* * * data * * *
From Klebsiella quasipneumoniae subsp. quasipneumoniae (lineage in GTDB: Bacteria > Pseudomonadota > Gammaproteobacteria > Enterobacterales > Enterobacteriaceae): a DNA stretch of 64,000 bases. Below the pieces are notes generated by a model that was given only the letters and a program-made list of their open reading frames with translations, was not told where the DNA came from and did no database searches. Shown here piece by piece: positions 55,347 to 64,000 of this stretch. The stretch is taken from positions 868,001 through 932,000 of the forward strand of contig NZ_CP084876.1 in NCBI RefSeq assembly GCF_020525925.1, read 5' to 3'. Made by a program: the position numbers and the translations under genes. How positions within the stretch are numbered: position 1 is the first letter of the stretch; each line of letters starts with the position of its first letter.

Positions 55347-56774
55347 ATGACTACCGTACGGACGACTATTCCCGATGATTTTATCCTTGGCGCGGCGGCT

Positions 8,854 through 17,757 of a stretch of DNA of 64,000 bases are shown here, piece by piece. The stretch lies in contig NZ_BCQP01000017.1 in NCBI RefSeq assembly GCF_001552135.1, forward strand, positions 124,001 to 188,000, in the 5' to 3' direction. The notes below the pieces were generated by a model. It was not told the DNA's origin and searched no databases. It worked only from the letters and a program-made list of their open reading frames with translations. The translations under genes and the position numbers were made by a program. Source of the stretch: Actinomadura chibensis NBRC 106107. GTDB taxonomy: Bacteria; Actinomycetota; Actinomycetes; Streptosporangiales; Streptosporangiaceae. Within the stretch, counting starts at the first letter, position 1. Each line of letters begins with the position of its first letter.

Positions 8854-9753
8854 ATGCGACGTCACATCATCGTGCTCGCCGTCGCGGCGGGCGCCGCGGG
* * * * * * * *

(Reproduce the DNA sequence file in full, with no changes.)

From Klebsiella quasipneumoniae subsp. quasipneumoniae (lineage in GTDB: Bacteria > Pseudomonadota > Gammaproteobacteria > Enterobacterales > Enterobacteriaceae): a DNA stretch of 64,000 bases. Below the pieces are notes generated by a model that was given only the letters and a program-made list of their open reading frames with translations, was not told where the DNA came from and did no database searches. Shown here piece by piece: positions 55,347 to 64,000 of this stretch. The stretch is taken from positions 868,001 through 932,000 of the forward strand of contig NZ_CP084876.1 in NCBI RefSeq assembly GCF_020525925.1, read 5' to 3'. Made by a program: the position numbers and the translations under genes. How positions within the stretch are numbered: position 1 is the first letter of the stretch; each line of letters starts with the position of its first letter.

Positions 55347-56774
55347 ATGACTACCGTACGGACGACTATTCCCGATGATTTTATCCTTGGCGCGGCGGCT

Positions 8,854 through 17,757 of a stretch of DNA of 64,000 bases are shown here, piece by piece. The stretch lies in contig NZ_BCQP01000017.1 in NCBI RefSeq assembly GCF_001552135.1, forward strand, positions 124,001 to 188,000, in the 5' to 3' direction. The notes below the pieces were generated by a model. It was not told the DNA's origin and searched no databases. It worked only from the letters and a program-made list of their open reading frames with translations. The translations under genes and the position numbers were made by a program. Source of the stretch: Actinomadura chibensis NBRC 106107. GTDB taxonomy: Bacteria; Actinomycetota; Actinomycetes; Streptosporangiales; Streptosporangiaceae. Within the stretch, counting starts at the first letter, position 1. Each line of letters begins with the position of its first letter.

Positions 8854-9753
8854 ATGCGACGTCACATCATCGTGCTCGCCGTCGCGGCGGGCGCCGCGGG